Danny Bloom
I seek the truth wherever it lies.

California author tackles climate change in new multimedia serial ‘cli-fi’ novel

When the Larsen B Ice Shelf broke up in 2002, NASA’s satellite imagery showing the 35-day disintegration of 1,255 square miles of ice did more than just knock the wind out of Dan
Linehan, the author of the new multimedia serial novel ”The Princess of the Bottom of the World.”

This catastrophic gut punch made the severity of climate change crystal clear to Linehan,
leading him on a path to Antarctica and to other unbelievable adventures.

In 2006, he scheduled an expedition to Antarctica and the surrounding regions set to last
for 37 days so that he could study and write nonfiction about climate change and other severe
environmental issues. Instead, his journey lasted 63 days.

He hiked a glacier-covered mountain in Antarctica behind his shirtless expedition leader,
watched penguin chicks pant from the excessive heat, encountered seals being strangled by
plastic pollution, investigated a cruise ship accident in Antarctica’s Deception Island where the oil spill was covered up, weathered a deadly and devastating storm in Argentina (one of those 100-year or 500-year severe weather storms that now seem to happen multiple times every year), and more.

His experiences got him recognized by Participant Media, the filmmakers of the documentary ”An Inconvenient Truth”. He credits the documentary’s use of personal stories and multimedia in his approach to addressing climate change. He’d even rewatched it en route to Antarctica. As part of he 10-year celebration of the film, Participant made a short video of his work.

“Ever since becoming a professional writer, writing about social justice issues [has been]
extremely important to me, and it also defined my long-term goals,” he stated in a recent video of a presentation he gave to the California Writers Club about using fiction and multimedia to tell unconventional stories.

Curiously, Linehan, who is known for covering science, nature, and the environment in
writings such as ”SpaceShipOne: An Illustrated History,” which has a foreword by Arthur C.Clarke and a cover blurb by Cosmos host Neil deGrasse Tyson, has written his new book as a work of cli-fi fiction instead of nonfiction.

Over the years, he has specialized in using multimedia to
communicate complex and challenging science to wide and diverse audiences.

Why the change?

After beginning his career as a superconductor researcher and then as a microchip
engineer — specializing in contamination control and chemical processes — he switched in 2000 to become a writer and quickly found his background gave him unique insight into critical issues negatively impacting society at an environmental level.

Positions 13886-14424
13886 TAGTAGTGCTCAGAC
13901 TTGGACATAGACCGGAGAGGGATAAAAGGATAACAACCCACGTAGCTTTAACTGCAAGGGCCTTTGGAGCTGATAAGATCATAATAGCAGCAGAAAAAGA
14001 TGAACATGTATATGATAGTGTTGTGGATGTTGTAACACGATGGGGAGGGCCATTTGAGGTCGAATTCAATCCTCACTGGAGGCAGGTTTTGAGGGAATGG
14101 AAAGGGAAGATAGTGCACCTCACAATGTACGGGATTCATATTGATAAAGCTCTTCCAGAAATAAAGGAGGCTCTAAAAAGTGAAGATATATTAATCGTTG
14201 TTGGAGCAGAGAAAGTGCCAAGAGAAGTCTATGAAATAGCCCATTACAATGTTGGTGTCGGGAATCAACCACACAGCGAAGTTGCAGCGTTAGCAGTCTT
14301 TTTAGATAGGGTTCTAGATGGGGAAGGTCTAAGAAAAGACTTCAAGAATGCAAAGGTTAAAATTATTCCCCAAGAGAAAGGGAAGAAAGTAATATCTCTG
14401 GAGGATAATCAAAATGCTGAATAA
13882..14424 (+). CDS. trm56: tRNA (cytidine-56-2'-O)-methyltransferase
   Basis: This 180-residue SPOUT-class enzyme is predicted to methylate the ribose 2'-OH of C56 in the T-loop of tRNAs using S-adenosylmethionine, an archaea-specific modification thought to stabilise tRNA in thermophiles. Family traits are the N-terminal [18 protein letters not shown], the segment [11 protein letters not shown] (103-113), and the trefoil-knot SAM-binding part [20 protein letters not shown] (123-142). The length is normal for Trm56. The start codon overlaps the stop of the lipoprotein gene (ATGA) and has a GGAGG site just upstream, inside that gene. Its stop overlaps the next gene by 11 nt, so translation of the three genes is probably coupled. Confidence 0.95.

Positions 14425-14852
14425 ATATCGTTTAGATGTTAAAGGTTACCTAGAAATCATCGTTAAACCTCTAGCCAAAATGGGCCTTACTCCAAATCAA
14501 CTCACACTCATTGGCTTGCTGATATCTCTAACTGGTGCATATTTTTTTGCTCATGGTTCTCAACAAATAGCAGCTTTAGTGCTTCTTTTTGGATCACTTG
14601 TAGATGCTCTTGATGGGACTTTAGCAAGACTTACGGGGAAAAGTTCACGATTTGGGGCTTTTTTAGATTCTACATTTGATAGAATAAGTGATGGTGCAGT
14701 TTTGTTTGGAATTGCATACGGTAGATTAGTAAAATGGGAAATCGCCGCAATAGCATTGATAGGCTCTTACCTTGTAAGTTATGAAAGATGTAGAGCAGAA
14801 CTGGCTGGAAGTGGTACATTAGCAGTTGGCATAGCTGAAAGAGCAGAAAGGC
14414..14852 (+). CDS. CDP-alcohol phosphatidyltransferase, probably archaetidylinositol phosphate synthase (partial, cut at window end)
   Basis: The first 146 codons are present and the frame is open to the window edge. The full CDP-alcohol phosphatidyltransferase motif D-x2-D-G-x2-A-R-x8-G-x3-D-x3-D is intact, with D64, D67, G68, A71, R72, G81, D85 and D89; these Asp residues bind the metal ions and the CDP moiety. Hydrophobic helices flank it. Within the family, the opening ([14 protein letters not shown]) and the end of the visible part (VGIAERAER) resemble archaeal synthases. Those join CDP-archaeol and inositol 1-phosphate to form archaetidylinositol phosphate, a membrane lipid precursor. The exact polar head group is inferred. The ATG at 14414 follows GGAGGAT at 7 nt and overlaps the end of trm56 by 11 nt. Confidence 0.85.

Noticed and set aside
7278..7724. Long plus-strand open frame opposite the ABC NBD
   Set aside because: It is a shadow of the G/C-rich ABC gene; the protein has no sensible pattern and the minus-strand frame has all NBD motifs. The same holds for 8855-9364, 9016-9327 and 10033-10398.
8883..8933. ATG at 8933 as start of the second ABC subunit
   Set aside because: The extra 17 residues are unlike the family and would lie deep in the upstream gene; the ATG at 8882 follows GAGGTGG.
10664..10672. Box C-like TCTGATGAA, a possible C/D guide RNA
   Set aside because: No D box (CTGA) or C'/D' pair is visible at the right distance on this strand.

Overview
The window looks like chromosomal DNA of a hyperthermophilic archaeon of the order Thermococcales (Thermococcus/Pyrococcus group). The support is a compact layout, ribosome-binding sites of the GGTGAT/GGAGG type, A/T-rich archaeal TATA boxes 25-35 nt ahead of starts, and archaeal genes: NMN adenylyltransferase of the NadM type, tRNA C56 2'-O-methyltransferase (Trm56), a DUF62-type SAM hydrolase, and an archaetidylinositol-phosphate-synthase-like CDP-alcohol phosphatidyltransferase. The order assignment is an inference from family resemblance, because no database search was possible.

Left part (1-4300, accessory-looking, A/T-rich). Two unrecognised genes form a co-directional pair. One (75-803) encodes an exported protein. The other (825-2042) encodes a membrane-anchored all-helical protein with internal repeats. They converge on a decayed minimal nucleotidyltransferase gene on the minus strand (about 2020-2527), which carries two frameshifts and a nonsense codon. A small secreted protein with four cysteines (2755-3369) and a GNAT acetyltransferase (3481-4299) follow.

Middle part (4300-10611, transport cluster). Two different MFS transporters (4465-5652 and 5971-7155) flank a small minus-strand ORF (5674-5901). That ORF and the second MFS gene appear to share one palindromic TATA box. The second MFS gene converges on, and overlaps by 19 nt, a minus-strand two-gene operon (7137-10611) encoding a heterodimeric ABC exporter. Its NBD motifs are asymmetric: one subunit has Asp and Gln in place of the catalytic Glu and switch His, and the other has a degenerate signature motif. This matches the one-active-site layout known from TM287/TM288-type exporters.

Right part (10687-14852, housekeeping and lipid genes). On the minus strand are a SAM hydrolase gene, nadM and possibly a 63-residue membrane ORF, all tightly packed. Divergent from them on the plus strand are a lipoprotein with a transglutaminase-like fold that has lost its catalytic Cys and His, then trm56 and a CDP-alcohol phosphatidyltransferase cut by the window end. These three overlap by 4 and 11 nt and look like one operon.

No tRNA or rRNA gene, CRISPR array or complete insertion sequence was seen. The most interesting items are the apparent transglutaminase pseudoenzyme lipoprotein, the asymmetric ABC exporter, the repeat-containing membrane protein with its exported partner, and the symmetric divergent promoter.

Linehan believes that there is more than enough scientific evidence about climate change
to make the right choices for humanity and the planet. He became increasingly frustrated by how so many people embraced the products of science and technology, but turned their backs on the scientific and technological when it came to repercussions that were unfortunate for them to hear, as if the laws of physics no longer applied to the problematic.

The Monterey, California, resident decided his unimaginable experiences were best told
using fiction, as had been done by local writer John Steinbeck in ”The Grapes of Wrath” and
”Cannery Row.”

“I found that to tackle such a critical issue as climate change, it was important to spread
the message using multiple mediums. In addition to documentaries and presentations, things like music, art, film, and literature can make strong connections with people,” he writes on his website. “Some approaches can better reach people who would ordinarily tune out something about climate change. This is when my writing about what I faced in and around Antarctica transitioned from nonfiction into fiction.”

So, he approached his series by giving ample sugar (laughs and romance) while not
making the medicine too unpalatable.

He writes in ”The Princess of the Bottom of the World:”
“This was exactly the type of severe weather event that scientists predicted from climate change caused by global warming. Climate was like a yo-yo on a string. Sometimes up and sometimes down and sometimes in the middle. The yo-yo changed all the time but only worked along the length of string. Even yo-yo tricks fell within a predictable range. Global warming was like cutting the string. Now, once you flicked the yo-yo out of your hand, you didn’t know what it would hit or where it would land. Because Earth’s climate was such a big yo-yo, it only took very small changes in the average
global temperature — just fractions of a degree — to make dramatic changes.”

Though the impact from burning fossil fuel began as the industrial revolution shifted into
high gear, it wasn’t until the digital age that scientists discovered its scope of effects on the
climate. Linehan’s multimedia ”The Princess of the Bottom of the World” is undoubtedly his
ambitious digital attempt to raise awareness and inspire positive action.

About the Author
Danny Bloom is editor of The Cli-Fi Report at www.cli-fi.net. Danny graduated from Tufts University in Boston in 1971 with a major in Yiddish Literature. A newspaper editor and reporter since his days in Alaska, Japan and Taiwan, he has lived and worked in 14 countries and speaks French, Japanese and Chinese. He hopes to live until 2032, when his tombstone will read "I came, I saw, I ate cho-dofu."
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